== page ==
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deatopmg
1.3 / 5 (3) Jun 17, 2010
What about looking for fossils on Mars? There appear to be a lot of candidates, even in the highly degraded and compressed NASA jpeg releases. I wonder what the optimized "raw" images show, only to those with access of course.
What about finally sending a "lab on a chip" to Mars after an absence of 34 yrs? Or have they already been sent covertly?

More obfuscation from our PR hungry space agency.
Javinator
5 / 5 (4) Jun 18, 2010
Are you aware of what the moon does to our oceans?

Europa is a bit smaller than Earth. Jupiter is more than a bit larger than the moon.
trekgeek1
5 / 5 (1) Jun 18, 2010
.... I'm glad to see that they at least acknowledge that the surface reveals an age of less than 50 million years!


I believe they said the ice layer was less than 50 million years old. They point out that it appears that the surface is periodically regenerated by water refreezing after it is melted by gravitational forces. The moon is likely much older than the ice on it's surface. How old is Earths ice compared to the age of the Earth? Heh, then again, look who I'm asking. Additionally, I'm no astrophysicist, but even if the moon was found to be 1 million years old, it can be the case that the moon was recently formed by impacts or gravitational forces and the surrounding solar system and universe can be billions of years old.

Glaring crater evidence of a young moon? Creationism is like a Spackle or putty. If science temporarily leaves an explanation hole while the answer is investigated, it'll fill it in temporarily, although is won't work well and look like crap.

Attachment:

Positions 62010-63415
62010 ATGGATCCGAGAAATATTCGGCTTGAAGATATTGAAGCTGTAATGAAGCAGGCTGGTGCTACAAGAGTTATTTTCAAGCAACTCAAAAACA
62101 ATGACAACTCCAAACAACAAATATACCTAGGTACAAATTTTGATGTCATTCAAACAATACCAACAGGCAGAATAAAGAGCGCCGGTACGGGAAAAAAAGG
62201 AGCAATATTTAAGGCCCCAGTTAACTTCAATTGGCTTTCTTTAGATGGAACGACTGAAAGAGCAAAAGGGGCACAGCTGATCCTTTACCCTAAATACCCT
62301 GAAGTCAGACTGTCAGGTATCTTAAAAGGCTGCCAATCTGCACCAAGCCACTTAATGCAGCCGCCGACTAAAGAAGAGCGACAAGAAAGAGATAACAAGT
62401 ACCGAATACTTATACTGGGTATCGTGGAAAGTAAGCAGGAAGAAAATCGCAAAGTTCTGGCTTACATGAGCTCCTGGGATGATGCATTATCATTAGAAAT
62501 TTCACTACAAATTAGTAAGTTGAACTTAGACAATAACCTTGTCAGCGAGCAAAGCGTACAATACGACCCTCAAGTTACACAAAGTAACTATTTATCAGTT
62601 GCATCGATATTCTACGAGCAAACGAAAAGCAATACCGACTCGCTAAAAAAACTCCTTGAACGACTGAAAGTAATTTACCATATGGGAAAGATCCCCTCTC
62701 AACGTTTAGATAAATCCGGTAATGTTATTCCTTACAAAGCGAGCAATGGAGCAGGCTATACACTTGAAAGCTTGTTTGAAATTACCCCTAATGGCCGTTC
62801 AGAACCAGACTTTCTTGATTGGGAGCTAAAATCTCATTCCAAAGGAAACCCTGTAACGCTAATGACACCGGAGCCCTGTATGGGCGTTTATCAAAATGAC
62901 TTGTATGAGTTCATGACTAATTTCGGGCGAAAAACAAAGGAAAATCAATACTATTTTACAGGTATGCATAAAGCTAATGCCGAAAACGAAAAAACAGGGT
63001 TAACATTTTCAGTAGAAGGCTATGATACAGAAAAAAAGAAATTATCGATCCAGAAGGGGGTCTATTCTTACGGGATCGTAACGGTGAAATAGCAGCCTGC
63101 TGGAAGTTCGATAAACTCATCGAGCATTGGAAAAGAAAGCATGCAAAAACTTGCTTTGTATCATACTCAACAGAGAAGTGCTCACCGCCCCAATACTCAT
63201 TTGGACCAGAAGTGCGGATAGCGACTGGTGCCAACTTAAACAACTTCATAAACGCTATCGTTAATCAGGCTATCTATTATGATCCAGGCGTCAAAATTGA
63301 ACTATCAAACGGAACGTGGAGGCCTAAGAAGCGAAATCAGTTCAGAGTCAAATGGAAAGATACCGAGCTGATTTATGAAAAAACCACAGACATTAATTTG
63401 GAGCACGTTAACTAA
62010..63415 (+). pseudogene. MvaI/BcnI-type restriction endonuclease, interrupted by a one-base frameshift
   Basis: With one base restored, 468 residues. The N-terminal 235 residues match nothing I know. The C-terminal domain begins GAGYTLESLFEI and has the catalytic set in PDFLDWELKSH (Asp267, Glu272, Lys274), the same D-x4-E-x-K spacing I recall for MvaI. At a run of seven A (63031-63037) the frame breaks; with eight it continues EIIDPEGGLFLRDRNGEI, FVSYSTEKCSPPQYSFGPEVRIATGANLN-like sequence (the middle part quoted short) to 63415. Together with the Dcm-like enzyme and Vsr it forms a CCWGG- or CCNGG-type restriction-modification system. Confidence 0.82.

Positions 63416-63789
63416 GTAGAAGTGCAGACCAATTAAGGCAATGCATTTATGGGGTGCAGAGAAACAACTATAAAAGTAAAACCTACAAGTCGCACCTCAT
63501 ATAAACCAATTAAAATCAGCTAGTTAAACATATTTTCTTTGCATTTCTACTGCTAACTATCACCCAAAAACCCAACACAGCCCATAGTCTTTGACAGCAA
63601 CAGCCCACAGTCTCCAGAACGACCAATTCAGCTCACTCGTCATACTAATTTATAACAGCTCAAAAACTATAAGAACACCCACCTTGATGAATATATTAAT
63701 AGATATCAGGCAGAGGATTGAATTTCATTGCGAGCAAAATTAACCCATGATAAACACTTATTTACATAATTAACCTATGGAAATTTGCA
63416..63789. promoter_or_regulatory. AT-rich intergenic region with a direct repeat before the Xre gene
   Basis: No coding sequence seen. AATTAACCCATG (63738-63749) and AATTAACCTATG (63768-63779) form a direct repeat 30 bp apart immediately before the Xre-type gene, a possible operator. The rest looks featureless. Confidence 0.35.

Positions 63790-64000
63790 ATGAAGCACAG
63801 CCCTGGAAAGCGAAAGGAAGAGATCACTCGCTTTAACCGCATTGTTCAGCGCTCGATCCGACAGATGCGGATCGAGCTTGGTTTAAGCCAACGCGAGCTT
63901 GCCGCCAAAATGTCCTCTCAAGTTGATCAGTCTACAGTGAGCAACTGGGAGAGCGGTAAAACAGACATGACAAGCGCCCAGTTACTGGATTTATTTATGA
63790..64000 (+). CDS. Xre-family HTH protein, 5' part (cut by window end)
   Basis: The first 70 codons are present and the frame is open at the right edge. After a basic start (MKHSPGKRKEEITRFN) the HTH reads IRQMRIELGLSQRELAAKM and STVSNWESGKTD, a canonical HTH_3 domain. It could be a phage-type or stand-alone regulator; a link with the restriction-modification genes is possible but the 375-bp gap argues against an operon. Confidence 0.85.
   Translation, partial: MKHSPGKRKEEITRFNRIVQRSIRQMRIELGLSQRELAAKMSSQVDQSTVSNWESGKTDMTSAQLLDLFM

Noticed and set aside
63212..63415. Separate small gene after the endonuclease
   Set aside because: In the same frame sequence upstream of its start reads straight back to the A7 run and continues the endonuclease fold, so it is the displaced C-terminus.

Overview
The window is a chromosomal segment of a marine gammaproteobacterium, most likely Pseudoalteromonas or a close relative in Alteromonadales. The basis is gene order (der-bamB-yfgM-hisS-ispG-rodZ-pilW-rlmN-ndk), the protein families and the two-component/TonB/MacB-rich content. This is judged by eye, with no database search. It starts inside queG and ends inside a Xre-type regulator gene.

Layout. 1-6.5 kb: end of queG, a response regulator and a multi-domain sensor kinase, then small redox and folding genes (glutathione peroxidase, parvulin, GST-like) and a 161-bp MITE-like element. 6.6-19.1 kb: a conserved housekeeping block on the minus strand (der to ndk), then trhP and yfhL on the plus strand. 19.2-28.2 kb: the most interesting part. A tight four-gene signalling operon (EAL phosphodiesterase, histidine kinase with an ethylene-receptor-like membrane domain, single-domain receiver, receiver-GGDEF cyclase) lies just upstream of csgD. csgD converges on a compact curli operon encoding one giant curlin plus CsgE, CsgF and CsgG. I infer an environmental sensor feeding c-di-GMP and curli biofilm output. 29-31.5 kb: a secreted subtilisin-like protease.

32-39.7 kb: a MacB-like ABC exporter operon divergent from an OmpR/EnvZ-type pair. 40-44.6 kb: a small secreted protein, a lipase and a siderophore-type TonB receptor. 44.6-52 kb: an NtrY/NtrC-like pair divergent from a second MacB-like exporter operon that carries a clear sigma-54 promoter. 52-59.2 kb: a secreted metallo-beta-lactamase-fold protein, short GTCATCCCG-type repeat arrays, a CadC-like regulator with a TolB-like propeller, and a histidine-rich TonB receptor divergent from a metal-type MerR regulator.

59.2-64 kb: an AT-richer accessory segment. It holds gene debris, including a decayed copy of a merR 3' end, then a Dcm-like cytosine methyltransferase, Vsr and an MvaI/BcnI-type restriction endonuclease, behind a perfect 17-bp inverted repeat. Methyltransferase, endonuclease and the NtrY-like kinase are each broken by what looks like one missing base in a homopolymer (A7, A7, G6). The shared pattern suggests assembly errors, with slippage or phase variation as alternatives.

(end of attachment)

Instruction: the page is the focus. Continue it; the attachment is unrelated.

Skeptic_Heretic
3 / 5 (2) Jun 20, 2010
Pity the writer or researchers haven't made it clear just how extraodinary this amount of activity really is. It's so unusual as to be virtually impossible. But there you have it, you need to come up with a reason to explain away the glaring crater evidence for a young moon. I'm glad to see that they at least acknowledge that the surface reveals an age of less than 50 million years!
With how ignorant you are of what's being discussed it amazes me that you're capable of hitting the Submit button.
barakn
5 / 5 (2) Jun 21, 2010
I'm glad to see that they at least acknowledge that the surface reveals an age of less than 50 million years!

And what technique did they use to estimate the age? Crater densities, the exact same technique they've used to determine that the surfaces of other solar system bodies are billions of years old. So by pointing this out either:
1) kevinrtrs supports the use of estimating surface ages using crater density and the inescapable conclusion that some surfaces are billions of years old OR
2) kevinrtrs is an idiot that didn't about know crater densities and holds the false impression that one can accept the results of a scientific method only in situations where it appears to support one's beliefs.